Adam Wakefield – Ray Charles and Willie Nelson’s “Seven Spanish Angels” — Grade: B+ | I still think Adam’s a legit threat to make the finale with his gruff, soulful tone and consistent ability to breathe life into a lyric. And while those qualities were in effect during “Seven Spanish Angels,” his enunciation – an issue Blake warned about in rehearsal — and the sleepy nature of the track in question made this his weakest effort of Season 10 thus far.
TEAM XTINA (Ranked Worst to Best)
Kata Hay – Aretha Franklin’s “You Make Me Feel Like) A Natural Woman” — Grade: D | Like a hyena tearing into a wounded impala, there was brute force behind Kata’s cover, and the end result was similar, too: Bloody, primal and a little hard to watch. I’m sure Kata is a hoot and a holler when she’s hosting karaoke nights in Nashville, but her lack of nuance and restraint make her an almost certain casualty during Wednesday’s results.
Tamar Davis – Andra Day’s “Rise Up” — Grade: D+ | Tamar’s Battle and Knockout Rounds were among Season 10’s finest, so it pained me to witness her using an industrial sprayer when she should’ve opted for delicate brushstrokes to color in Andra Day’s breathtaking hit. It didn’t help that the arrangement added a frantic quality that runs in direct opposition to the lyric, but Tamar only has herself to blame for overshooting the note almost every time she went in for a showstopping run. Oh, they stopped the show all right – like a Subway train slamming on the brakes. Here’s hoping Xtina doesn’t forget Tamar’s promise, however, and gives her the coach’s save over her cute-boy steals Nick and Ryan.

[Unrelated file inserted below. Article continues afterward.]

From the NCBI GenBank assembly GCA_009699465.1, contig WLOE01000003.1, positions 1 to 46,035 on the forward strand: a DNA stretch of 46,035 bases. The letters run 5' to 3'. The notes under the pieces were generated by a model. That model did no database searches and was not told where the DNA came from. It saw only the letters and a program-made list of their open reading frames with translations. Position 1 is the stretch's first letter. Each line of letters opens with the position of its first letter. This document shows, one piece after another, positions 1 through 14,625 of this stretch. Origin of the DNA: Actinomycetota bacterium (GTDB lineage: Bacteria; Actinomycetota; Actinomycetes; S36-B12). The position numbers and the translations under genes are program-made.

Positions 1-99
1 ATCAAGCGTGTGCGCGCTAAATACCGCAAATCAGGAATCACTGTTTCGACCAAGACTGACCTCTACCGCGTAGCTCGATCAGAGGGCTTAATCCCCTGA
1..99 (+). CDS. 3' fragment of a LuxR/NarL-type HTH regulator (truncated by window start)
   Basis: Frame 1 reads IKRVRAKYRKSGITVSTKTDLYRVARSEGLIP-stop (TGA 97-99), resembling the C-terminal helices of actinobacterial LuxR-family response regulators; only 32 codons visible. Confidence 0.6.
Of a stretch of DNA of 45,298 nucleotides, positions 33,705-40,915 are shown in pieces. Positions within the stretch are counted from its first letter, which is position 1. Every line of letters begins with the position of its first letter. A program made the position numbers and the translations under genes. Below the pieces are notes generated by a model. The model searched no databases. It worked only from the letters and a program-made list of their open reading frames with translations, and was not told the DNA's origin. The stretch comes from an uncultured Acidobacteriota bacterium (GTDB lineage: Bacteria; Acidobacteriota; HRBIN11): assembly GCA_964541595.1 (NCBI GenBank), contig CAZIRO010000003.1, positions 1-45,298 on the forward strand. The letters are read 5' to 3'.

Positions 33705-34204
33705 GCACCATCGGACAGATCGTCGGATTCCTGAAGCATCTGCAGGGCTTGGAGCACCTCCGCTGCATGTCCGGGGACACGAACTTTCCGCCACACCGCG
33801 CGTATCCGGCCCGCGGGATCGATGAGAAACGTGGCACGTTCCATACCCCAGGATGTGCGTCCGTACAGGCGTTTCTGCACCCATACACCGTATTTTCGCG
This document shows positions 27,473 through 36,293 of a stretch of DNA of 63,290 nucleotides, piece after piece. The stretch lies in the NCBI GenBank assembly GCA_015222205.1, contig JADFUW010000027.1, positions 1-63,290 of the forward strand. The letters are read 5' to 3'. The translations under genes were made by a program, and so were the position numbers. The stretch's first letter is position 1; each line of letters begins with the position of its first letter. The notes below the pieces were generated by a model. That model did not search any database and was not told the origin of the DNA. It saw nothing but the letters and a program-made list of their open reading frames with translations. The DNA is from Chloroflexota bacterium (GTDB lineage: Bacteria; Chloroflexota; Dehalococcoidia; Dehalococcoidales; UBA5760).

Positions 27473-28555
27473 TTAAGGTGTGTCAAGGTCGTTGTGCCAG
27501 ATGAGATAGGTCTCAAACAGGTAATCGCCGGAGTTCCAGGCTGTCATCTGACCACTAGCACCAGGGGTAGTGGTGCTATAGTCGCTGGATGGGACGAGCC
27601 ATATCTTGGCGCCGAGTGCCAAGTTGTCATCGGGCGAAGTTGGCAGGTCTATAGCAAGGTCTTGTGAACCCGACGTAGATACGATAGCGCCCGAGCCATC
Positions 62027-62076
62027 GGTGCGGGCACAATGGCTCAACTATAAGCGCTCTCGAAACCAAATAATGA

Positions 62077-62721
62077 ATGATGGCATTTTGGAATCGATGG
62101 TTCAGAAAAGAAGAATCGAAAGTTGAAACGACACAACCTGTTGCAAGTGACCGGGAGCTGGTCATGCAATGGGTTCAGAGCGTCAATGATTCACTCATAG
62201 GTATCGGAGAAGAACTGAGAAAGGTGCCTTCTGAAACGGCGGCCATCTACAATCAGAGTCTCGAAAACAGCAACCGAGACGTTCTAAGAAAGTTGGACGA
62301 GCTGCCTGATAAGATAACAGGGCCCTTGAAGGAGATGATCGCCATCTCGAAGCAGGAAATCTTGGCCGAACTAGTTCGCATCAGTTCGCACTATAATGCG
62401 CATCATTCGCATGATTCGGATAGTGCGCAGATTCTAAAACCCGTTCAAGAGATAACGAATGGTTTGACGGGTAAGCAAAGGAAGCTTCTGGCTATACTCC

Nick Hagelin – Rihanna’s “Stay” — Grade: C+ | I’d equate Nick’s performance to one of those fancy bags of gourmet jellybeans. There were definitely some sweet moments in his head voice, but there were also far too many notes that played like “buttered popcorn” or “chili mango,” resulting in a loss of appetite for the hunky former dancer’s future performances.
Ryan Quinn – Sam Smith’s “I’m Not the Only One” — Grade: B | Ryan’s got a soothing, pretty tone, but some of his late-in-the-game riffs on the melody were wobblier than a tray of martinis carried by a 10-year-old. Plus, I didn’t really feel the depth of longing and heartache he claimed he’d be bringing to the lyrics. So how come dude got a four-coach Standing O?
Bryan Bautista – Zayn’s “Pillowtalk” — Grade: A- | It’s pretty clear exec producer Mark Burnett & Co. are going all in for a Team Xtina/”Break the Girl Curse” victory, but Bryan’s grown and sexy rendition of “Pillowtalk” (which started just a tad shaky but ended with an explosive falsetto run and an undeniable superstar swag) means that Ms. Aguilera could easily wind up finishing first and second in this cycle. I liked Bryan’s Knockout Rounds cover of “Sorry” a little better, but this week underscored just how big a threat he could be to a presumed Alisan victory march.
Alisan Porter – Janis Joplin’s “Cry Baby” — Grade: A- | First and foremost, there’s no denying Alisan’s vocal was the biggest, most accurate and peacock impressive of the episode. Yes, I did throw a Gospel hand when girlfriend threw back her head on the “cry cry cry” ad-lib section. The former Curly Sue star is a beast in her prime — and there’s no way she’s not going to be with us all the way through May. “Cry Baby,” however, played out more like a Broadway rendition of a new Janis Joplin musical than it did a banshee howl from the bottom of a conflicted woman’s soul. That’s not an innate criticism, but I do wonder if Alisan might want to avoid the classic rock lane going forward. When you sings-speak the line, “All you ever gotta do is be a good man, one time, to one woman!” it should border on religious testimony, not just pretty recitation. Oh, sure, I’m quibbling, but since the judges have probably completed the constructive criticism phase with the Chosen One, I figure I might as well pick up the slack.